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NCJRS Abstract

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NCJ Number: 92636 Find in a Library
Title: Police Role in Removing Juveniles From Adult Jails
Corporate Author: University of Illinois at Urbana-Champaign
Community Research Forum
United States of America
Date Published: 1983
Page Count: 12
Sponsoring Agency: National Institute of Justice/
Rockville, MD 20849
NCJRS Photocopy Services
Rockville, MD 20849-6000
Office of Juvenile Justice and Delinquency Prevention
Washington, DC 20531
University of Illinois at Urbana-Champaign
Champaign, IL 61820
Contract Number: J-012-81
Sale Source: National Institute of Justice/
NCJRS paper reproduction
Box 6000, Dept F
Rockville, MD 20849
United States of America

NCJRS Photocopy Services
Box 6000
Rockville, MD 20849-6000
United States of America
Document: PDF
Language: English
Country: United States of America
Annotation: This article discusses the progress made in eliminating the reprehensible practice of detaining juveniles in adult jails and lockups.
Abstract: It refutes the arguments usually proffered for justifying the secure detention of juveniles and reiterates that the incarceration of children in adult correctional facilities causes emotional and physical suffering. Court rulings against the practice, on the grounds that confinement without treatment violates constitutional standards, are also reviewed, as are the findings of various commissions that have focused on the problem. State and local positions on the issue are deemed far from satisfactory, with only four States actually having legislation that prohibits jailing juveniles. The article then compares the financial costs of the current practice of juvenile detention with various possible alternatives. The conclusion emphasizes that since the police are often the first contact point that juveniles have with the justice system, police departments should review their administrative procedures and make revisions to ensure that juveniles are not subjected to unwarranted detention and jailing.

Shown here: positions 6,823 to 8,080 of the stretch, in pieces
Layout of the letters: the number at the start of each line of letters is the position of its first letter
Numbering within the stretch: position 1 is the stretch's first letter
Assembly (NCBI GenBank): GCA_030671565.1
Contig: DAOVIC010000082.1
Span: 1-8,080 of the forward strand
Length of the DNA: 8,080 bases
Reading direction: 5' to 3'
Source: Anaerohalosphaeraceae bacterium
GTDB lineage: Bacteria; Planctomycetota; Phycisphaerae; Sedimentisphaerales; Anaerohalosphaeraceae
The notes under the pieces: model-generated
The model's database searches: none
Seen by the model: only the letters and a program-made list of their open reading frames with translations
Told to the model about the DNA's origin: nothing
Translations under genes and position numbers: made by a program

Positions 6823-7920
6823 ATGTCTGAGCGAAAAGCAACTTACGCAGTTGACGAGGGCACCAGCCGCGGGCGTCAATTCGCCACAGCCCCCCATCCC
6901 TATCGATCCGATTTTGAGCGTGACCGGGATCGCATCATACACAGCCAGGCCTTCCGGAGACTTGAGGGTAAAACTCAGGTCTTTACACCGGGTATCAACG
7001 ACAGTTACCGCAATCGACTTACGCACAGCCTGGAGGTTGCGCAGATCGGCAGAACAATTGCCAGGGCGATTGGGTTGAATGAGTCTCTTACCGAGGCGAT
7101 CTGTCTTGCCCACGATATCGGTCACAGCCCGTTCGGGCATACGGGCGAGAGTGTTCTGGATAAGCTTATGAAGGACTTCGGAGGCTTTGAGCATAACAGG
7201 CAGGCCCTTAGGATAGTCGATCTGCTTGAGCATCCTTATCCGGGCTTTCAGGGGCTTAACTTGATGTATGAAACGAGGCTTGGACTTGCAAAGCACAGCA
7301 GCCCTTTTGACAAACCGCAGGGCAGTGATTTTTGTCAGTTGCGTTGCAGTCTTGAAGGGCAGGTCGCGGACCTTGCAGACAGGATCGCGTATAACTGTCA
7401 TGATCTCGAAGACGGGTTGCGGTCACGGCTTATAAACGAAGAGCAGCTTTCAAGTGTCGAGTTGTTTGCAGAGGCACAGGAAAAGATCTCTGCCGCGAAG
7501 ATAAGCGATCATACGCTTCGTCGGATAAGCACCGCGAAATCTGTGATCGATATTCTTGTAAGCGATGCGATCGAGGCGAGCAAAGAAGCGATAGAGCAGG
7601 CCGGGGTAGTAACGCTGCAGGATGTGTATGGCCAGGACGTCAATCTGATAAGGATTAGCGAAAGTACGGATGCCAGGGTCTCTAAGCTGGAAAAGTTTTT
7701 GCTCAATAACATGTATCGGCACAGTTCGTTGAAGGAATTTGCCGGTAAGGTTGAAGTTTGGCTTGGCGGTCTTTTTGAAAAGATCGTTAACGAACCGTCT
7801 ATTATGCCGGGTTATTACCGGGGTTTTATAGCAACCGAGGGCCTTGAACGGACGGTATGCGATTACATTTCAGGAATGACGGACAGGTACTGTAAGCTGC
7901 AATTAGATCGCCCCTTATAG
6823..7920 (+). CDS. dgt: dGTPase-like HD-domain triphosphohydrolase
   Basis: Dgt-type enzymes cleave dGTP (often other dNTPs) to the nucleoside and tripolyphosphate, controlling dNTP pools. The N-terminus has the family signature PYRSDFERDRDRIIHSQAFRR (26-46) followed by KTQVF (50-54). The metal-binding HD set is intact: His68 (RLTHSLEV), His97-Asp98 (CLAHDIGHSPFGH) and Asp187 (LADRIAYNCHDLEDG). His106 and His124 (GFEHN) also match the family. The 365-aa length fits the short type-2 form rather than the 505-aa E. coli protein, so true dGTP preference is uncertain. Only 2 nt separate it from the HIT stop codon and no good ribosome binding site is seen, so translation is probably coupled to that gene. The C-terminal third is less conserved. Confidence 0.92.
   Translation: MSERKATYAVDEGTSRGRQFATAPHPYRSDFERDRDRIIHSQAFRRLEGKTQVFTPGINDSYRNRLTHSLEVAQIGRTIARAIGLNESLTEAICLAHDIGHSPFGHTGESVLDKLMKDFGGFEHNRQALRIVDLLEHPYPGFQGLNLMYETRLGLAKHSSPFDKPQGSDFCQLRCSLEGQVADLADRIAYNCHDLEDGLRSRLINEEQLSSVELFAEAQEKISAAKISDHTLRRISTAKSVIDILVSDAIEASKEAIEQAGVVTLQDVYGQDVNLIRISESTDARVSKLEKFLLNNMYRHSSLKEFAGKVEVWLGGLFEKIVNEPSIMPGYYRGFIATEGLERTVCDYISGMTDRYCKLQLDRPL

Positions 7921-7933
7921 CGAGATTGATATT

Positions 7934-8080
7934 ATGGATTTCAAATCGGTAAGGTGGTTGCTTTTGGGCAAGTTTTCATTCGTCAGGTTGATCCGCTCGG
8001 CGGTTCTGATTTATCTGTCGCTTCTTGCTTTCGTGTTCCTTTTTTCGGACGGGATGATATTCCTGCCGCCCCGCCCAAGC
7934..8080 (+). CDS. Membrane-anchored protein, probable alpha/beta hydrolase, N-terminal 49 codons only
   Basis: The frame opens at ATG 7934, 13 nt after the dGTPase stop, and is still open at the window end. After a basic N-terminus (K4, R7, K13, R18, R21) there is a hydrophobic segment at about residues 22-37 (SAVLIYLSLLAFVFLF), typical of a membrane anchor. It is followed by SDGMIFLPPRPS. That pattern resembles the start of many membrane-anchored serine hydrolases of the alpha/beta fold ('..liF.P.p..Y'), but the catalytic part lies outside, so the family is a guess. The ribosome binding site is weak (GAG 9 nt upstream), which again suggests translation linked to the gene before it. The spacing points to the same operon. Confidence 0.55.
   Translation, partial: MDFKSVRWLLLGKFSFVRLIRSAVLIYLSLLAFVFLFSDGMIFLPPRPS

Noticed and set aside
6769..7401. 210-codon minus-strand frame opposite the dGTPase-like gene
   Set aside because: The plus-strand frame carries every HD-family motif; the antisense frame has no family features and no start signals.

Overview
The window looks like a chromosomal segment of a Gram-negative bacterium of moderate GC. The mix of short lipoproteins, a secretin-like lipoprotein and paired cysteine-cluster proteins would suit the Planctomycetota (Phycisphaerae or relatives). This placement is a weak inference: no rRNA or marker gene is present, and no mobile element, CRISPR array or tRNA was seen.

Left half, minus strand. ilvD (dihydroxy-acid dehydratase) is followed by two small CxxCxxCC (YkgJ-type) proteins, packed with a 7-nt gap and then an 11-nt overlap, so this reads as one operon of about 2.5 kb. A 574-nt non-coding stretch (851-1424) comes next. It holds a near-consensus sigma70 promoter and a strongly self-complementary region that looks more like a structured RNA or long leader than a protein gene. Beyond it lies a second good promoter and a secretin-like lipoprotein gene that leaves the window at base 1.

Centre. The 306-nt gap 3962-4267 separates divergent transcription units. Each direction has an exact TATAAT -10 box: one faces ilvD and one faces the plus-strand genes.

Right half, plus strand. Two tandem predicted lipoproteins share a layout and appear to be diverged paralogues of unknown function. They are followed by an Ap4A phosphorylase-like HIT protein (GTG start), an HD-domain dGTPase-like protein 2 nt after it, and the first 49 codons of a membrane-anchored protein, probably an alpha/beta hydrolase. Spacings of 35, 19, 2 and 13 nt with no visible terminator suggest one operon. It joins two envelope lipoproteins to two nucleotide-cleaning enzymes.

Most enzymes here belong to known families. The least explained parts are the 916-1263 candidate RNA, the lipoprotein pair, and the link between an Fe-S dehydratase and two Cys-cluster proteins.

Index Term(s): Effects of imprisonment; Jails; Juvenile detention; Juvenile justice reform
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